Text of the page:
December 2003

Melissa Roy


Heart, You Bully, You Punk by Leah Hager Cohen

Leah Hager Cohenís Heart, You Bully, You Punk is a gem of a novel. Itís very rare, even when I like a book, that I become attached to it, invested in it, enamored of it. I was beginning to think, actually, that part of growing up was ceasing to be absorbed in the words, scenes, characters, or plots of the literary world -- it was beginning to seem, too often, that the world had battered and bruised my imagination and stifled my passion to the point that I was no longer able to enjoy books as intensely, as viscerally as I had when I was a child. At the risk of sounding overly sentimental, Cohenís book has proved me wrong.

I did enjoy Heart with the enthusiasm of my youth, coming back to it in every free moment over my Thanksgiving holiday; I stayed up entirely too late because I couldnít put it down, I ate several meals with the book next to me, glancing back and forth between the pages and my food, I stole pieces of the story while waiting for my hair to dry after a shower. It was like savoring every possible moment with a dear friend whoís leaving soon, one you know you will miss when sheís gone. More importantly, though, I enjoyed it on an entirely adult level as well. Ms. Cohenís prose is virtually flawless, eliciting bursts of laughter and tugging at the heart strings, perfectly complementing and enhancing an interesting and unique story.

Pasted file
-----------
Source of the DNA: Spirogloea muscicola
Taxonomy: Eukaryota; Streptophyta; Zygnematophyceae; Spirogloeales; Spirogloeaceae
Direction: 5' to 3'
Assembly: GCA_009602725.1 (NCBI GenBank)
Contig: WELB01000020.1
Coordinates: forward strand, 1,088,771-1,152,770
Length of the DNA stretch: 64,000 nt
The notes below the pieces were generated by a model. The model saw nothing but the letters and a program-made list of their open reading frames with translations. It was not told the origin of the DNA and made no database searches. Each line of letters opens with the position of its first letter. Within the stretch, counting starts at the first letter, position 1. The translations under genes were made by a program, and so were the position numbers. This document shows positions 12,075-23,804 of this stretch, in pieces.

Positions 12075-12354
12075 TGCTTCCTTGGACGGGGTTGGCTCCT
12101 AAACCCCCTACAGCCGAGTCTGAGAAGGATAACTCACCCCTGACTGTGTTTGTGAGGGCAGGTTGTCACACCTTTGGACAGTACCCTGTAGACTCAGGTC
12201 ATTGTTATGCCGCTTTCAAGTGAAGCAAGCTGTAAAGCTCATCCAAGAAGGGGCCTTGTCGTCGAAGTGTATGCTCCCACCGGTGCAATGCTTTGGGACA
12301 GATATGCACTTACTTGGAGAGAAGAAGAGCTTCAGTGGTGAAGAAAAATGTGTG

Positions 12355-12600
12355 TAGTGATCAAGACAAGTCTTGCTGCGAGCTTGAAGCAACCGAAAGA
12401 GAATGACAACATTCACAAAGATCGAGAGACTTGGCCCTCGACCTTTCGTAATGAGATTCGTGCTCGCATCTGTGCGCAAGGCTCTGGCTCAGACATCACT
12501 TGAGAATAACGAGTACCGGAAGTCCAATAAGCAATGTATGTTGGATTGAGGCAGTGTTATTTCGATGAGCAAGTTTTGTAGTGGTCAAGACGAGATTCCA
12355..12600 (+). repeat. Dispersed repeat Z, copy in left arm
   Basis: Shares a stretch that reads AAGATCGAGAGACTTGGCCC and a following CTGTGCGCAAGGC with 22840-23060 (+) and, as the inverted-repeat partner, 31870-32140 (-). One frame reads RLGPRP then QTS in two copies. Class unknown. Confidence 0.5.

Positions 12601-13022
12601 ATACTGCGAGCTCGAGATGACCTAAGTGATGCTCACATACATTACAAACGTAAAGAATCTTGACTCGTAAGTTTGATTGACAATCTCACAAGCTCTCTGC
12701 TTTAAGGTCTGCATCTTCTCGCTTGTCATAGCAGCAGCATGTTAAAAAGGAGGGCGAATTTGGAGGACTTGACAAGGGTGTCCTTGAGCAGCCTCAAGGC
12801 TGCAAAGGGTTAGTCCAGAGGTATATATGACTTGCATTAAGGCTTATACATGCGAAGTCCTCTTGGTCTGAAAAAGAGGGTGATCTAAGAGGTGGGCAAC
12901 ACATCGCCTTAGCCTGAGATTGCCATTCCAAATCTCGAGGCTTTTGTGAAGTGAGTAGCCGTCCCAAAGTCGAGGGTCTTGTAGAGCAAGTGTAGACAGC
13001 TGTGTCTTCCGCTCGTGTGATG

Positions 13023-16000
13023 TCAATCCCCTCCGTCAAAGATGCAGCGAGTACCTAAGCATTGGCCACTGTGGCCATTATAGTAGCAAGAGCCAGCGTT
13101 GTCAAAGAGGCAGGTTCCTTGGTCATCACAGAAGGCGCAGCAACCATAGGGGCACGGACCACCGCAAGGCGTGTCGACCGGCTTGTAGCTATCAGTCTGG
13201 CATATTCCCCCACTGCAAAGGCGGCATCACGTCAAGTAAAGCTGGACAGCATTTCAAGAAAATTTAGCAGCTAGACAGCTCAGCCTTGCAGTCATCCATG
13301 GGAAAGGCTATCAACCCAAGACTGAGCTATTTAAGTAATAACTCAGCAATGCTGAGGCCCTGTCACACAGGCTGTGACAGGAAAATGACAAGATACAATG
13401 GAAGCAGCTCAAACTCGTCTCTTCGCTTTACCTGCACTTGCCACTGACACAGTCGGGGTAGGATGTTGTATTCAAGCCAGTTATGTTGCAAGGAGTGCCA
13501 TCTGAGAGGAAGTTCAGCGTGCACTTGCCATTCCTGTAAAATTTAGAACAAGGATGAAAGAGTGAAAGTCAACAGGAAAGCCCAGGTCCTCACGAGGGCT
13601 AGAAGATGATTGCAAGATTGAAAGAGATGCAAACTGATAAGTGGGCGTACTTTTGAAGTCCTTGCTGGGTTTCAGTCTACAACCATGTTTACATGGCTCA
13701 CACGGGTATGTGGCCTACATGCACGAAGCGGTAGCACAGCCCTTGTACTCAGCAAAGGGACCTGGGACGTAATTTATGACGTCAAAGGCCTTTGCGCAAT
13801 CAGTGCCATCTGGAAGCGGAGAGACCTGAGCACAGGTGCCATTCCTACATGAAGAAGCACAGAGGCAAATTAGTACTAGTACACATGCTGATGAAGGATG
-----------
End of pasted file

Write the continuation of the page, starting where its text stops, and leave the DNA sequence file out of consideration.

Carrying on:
Heart is a novel about, of course, the heart. Itís about the passion of life and the numbness of life. Itís about feeling too big and too small for the world around you. It might be fiction, but it rings true on so many levels. Cohen takes the feelings that exist inside the hearts and minds of her characters and spills them onto the page in the most potent way possible by making them physical. The passion and desire of Ann James, a high school student, causes her to be ďnudged from the insideĒ and leap off the bleachers, breaking her heels and thus confining her to her house for the remainder of her fall semester. Her teacher, I.J. Esker, recognizes that passion, that confusion, that unreasonable excitement, because she herself felt it once. As Esker becomes involved with Wally James, Annís father, her own feelings of heaviness and her determination that she is too large for the world, that her own heart is too heavy for anyone else to carry, will bring her full circle into an understanding with Ann.

The characters are all beautifully fleshed out, revealed in bits to the reader as the story unfolds in both the present time and in the recollections of the characters. Their specific circumstances may not ring true to the reader, but Cohenís prose, her descriptions, and her one-liner accuracies about the nature of the human heart ensure that the reader will feel them as if they were. I found myself wishing that the ending of the book had been a bit stronger, in keeping with the strength of the rest of the book, but it is forgivable and understandable that Cohen ended it the way she did.

This is a beautiful book -- beautifully conceived, beautifully composed -- and I would highly recommend it. It didnít change my life and probably wonít change yours, but it did give me encouragement, letting me know that there are gifted and intelligent writers with wonderful stories to be found -- I hope that it can do the same for you.

Heart, You Bully, You Punk by Leah Hager Cohen
ISBN 0670031674
214 pages